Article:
Director: Denis Villeneuve
Writer: Taylor Sheridan
Cinematography: Roger Deakins
by Jon Cvack
I saw Sicario as not about now, but about later, or maybe even soon. It takes place in a world where the wall is built, grotesque and terrifying crimes are taking place right over it, and the drugs and bodies are pouring into the states, operating as a manifestation of Donald Trump’s bigget nightmare.
The CIA’s involvement in the Central American drug trade seems to be shifting back into the mainstream. There was 2014’s Kill the Messenger, 2015’s Freeway: Crack in the System (discussed previously), 2007’s non-fiction "Legacy of Ashes", and they just keep coming. I have not yet read Gary Webb’s "Dark Alliance", but I am growing more familiar with the story, especially since enough time has passed where, with more details coming out, people are comfortable talking about it without being branded as conspiracists. I can’t recall Matt Graver’s (Josh Brolin) precise line, but he essentially explains the role the CIA had in the 1980s cocaine trade. Simply put - Reagan supported the Freedom Fighters trying to overthrow the Sandinista Government in Nicaragua, who were financed by the cocaine drug trade, which the CIA was willing to look the other way upon in order to help prevent the spread of communism up toward the states.
For anyone who thinks the Communistic threat was illusory I do beg you to consider what it would look like if South America was overrun by the ‘Red’ scare. I understand the facts as to why this shouldn’t have been too serious of a concern, except that Reagan and others did see this as legitimate threat. Right or wrong, they were scared and you can’t stop someone from getting scared, no matter how rational the explanation, and the irrational things they might do. Sicario is exploring an alternative to that history, in which the CIA is now assisting certain Mexican Cartels with their drug trafficking in order to prevent the chaos from entering the States.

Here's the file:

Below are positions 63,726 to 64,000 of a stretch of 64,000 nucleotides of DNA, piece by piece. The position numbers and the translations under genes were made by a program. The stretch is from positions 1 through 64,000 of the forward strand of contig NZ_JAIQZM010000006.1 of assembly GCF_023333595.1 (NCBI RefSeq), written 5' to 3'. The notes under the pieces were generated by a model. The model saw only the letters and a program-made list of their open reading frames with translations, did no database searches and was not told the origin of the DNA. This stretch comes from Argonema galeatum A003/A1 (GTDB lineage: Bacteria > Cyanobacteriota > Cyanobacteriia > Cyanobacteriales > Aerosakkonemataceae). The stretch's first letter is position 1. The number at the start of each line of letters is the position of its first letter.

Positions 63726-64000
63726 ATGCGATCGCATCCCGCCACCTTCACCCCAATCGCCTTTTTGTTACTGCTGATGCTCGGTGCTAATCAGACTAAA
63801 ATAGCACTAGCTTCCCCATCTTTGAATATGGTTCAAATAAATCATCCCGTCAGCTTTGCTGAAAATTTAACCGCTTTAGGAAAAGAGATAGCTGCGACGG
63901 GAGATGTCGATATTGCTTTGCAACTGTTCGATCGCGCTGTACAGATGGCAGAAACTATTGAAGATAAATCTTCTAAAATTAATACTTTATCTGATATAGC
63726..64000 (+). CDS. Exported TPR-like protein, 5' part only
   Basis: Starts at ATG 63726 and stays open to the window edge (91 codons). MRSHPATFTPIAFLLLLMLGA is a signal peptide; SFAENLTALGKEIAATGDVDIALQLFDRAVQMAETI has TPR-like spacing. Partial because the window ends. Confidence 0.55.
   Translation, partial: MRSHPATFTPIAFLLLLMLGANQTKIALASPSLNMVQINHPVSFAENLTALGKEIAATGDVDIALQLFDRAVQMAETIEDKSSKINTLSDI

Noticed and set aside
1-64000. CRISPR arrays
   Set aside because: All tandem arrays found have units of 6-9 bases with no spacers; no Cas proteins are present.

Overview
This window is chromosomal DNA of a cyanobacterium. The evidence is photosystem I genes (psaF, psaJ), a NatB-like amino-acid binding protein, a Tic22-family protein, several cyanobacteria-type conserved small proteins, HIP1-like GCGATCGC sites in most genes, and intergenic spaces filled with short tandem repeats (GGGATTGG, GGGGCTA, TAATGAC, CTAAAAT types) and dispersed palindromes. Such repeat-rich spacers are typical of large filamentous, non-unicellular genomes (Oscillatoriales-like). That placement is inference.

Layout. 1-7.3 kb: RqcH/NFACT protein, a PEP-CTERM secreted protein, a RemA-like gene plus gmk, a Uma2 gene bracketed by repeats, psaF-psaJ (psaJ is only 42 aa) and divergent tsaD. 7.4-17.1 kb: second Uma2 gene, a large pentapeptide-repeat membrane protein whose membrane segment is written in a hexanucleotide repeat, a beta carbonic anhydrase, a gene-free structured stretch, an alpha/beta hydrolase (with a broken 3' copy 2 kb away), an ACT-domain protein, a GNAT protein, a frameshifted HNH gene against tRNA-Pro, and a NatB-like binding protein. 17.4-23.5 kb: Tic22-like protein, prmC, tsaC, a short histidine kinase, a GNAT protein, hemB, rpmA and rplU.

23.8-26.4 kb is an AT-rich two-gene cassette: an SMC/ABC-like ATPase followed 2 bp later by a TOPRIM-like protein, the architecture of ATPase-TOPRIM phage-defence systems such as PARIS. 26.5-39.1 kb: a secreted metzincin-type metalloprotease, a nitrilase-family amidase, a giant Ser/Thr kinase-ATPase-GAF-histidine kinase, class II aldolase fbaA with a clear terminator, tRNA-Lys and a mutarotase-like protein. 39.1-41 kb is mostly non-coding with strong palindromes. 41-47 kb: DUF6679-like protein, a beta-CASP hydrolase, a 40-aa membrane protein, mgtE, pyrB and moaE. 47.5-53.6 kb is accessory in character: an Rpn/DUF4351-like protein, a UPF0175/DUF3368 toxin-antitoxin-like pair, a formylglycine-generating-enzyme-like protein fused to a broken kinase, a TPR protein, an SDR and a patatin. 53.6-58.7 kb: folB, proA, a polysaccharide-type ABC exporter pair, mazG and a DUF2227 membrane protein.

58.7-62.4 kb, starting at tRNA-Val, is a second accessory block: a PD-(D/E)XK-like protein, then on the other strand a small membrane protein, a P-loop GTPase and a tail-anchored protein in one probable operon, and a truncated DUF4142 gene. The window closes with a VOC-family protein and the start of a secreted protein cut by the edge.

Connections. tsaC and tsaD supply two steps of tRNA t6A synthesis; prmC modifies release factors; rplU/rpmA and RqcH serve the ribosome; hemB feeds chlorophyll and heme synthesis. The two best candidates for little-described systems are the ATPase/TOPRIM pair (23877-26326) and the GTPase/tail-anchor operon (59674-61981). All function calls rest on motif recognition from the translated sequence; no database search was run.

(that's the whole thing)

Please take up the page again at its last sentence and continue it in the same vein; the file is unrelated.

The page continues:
Kate Macer (Emily Blunt) has been working in the states as an FBI Agent focused on missing persons. Her partner Reggie Wayne (Daniel Kaluuya) is an Iraq Veteran with a law degree from University of North Carolina. They’ve been doing things by the book, but the CIA is in need of a domestic federal partnership in order to conduct operations in the states (which is illegal, as the CIA can only operate on foreign soil). We know where the situation is going, as Macer disagrees with how the law’s being bent in the CIA’s favor. Her superior officer back at the FBI Dave Jennings (Victor Garber) knows that the bureau's making little progress and that playing ball with the CIA is inevitable. What this means for Americans, given the CIAs use of torture and other questionable techniques is precisely what the film’s exploring.